Structure

Already back in 1989 the Army was with around 40000 troops nearly four times the combined strength of the Navy and air force In 2003, it was structured into four independent Army Divisions operating around 25 Infantry Battalions These battalions were implemented in Brigades which were not numbered consecutively but carried odd numbers in the series 1 to 27 All Brigades had also a Special Forces and engineer, or at least a communications and Logistic Support Company As of 2008, along with the Air Force and Navy, the Army also referred to as Land Forces is undergoing a reform in order to maximize is joint capability This process involves the creation of US like Operational Commands There are 4 Operational Joint Commands to be geographically distributed

Leadership

The General of the Army is the highest rank of the Ecuadorian Army Usually the Chief of Staff of the Army is also the General of the Army, and it is common for this general to hold the Chief of the Joint Staff position as well

"PATRIA I"

Since 2009 a restructurization within the Ecuadorian Armed Forces has been launched under the name of "PATRIA I" It shall be completed by 2011 and improve military structure, equipment and operations within the Ecuadorian territory The Ecuadorian territory has been also newly divided into five "Joint Task Force Zones" or Fuerzas de Tarea Conjunta, four on mainland Ecuador, the fifth being the maritime territory including the Galapagos Islands Changes concerning structure and troop-deployment as of 2010 are not available due to the fact that the Ecuadorian Armed Forces keep such information restricted

  • 1st "North" or Fuerza de Tarea Conjunta No 1 "Norte", HQ Ibarra
  • 2nd "West" or Fuerza de Tarea Conjunta No 2 "Guayas", HQ Guayaquil
  • 3rd "South" or Fuerza de Tarea Conjunta No 3 "Cuenca", HQ Cuenca
  • 4th "Central" or Fuerza de Tarea Conjunta No 4 "Central", HQ Quito
  • 5th "Maritime" or Fuerza de Tarea Conjunta No 5 "Mar y Galapagos", HQ 

Specialties

Speciality badges mirror the US practice

  • Infantry Badge: Crossed Mauser 1895 rifles
  • Armoured cavalry Badge: M3 Sherman with crossed lances
  • Artillery Badge: Crossed Spanish era cannons
  • Engineer Corp Badge: Castle
  • Signals Badge: Crossed signal flags and a torch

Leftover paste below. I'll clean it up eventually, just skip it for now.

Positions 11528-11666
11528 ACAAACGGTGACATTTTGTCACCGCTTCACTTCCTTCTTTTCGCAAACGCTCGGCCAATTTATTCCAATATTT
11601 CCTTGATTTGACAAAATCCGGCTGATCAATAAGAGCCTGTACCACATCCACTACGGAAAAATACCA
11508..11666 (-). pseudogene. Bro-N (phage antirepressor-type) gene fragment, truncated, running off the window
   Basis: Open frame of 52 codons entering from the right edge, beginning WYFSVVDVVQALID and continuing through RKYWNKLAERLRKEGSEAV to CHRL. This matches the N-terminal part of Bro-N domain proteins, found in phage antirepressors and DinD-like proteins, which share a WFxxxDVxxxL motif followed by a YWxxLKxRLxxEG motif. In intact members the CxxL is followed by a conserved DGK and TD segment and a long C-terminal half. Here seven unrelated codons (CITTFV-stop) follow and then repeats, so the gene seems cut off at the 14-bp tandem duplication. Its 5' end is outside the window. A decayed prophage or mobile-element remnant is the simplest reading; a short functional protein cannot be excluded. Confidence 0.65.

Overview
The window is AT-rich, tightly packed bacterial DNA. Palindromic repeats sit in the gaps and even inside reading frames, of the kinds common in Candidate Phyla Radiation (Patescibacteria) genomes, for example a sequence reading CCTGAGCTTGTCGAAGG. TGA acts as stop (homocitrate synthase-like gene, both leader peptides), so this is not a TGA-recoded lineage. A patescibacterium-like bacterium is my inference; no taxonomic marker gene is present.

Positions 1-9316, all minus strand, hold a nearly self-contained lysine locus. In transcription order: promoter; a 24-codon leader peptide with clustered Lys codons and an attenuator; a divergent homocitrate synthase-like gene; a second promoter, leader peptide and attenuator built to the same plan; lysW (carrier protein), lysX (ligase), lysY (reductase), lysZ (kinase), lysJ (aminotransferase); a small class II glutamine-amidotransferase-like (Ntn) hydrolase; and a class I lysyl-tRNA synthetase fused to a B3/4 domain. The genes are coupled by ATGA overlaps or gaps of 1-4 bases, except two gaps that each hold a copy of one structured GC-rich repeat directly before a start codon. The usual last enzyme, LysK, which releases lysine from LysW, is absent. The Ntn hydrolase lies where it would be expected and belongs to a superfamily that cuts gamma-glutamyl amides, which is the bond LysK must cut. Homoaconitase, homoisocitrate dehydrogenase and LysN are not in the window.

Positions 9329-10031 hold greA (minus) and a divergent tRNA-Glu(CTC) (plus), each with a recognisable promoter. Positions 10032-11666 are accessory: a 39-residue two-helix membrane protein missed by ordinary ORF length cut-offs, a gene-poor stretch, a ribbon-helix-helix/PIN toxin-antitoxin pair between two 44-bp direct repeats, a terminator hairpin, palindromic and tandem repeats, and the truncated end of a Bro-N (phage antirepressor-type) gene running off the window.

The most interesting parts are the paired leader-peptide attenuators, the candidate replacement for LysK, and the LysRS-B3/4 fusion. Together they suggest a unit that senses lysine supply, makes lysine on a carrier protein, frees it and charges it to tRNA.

• Army aviation Badge: Wing and propeller
  • Logistics Badge: Sword and leaf
  • Special Forces
  • Transportation Badge: Wheel
  • Armaments Badge: Grenade

Special forces

  • The Military Intelligence remains until today the greater unit of the Intelligence Weapon of the Terrestrial Forces
  • The 9th Special Forces Brigade ''PATRIA'', consists of paratroopers, specialized as Commandos, Operational Free Jumpers, Mountain Warfare, Frogmen, Snipers and Dog guides
  • The Commando Special Forces School, the GEK-9 is an independent operating body transforming soldiers into future Commandos
  • The Counter-terror unit "GEO" Grupo Especial de Operaciones, formed in 1985, it was trained by the US Navy Seals and the British SAS and maintains the highest standards
  • The 17th, 19th and 21st Jungle Brigades, trained and experienced in jungle warfare
  • The Jungle Warfare Special Operations Iwia Battalion No 60, recruited from local warrior tribes like the Shuar, Záparo, Kichwa and Achuar
  • The Jungle Warfare and Counter-insurgency Iwia School is at Coca in the Oriente
  • The Special boat detachments called ratas de río or fusileros fluviales engl sea rats Three Battalions with a strength of 550 men, equipped with forty Vector and Phantom tactical speed-patrol boats These undergo a three-week training in the Special Forces center in Coca In addition the United States provide training and assistance

Army aviation

The aviation element of the Army Ejército was formed in 1954 originally named Servicio Aéreo del Ejército SAE It was renamed Aviación del Ejército Equatorina AEE in 1978 From 1981 onward the flying elements were concentrated into an aviation-brigade, effectively transforming the army-aviation into an operational brigade within the army-structure Honouring the army-aviation's role in the Paquisha conflict in 1981, the unit was renamed Brigada de Aviación del Ejército No15 "Paquisha" BAE on July 1, 1987 Finally, in 1996 the BAE gained the status of a full arm within the army recognising its vital role in the Cenepa conflict of 1995 At present the BAE No15 consists of:

  • Grupo Aero del Ejercito No 43 “PORTOVIEJO”
  • Grupo Aero del Ejercito No 44 “PASTAZA”
  • Gupo Aero del Ejercito No 45 “PICHINCHA”
  • Escuela de Aviacion del Ejercito “CAPT FERNANDO VASCONEZ”

Organization

As of November 2004, the Ecuadorian Land Forces Order of Battle was as followed: under construction

  • I Army Division "Shyris" HQ Quito
    • 1st Armored Cavalry Brigade "Galápagos"
      • Presidential Horse Guards Squadron "Tarqui Grenadiers"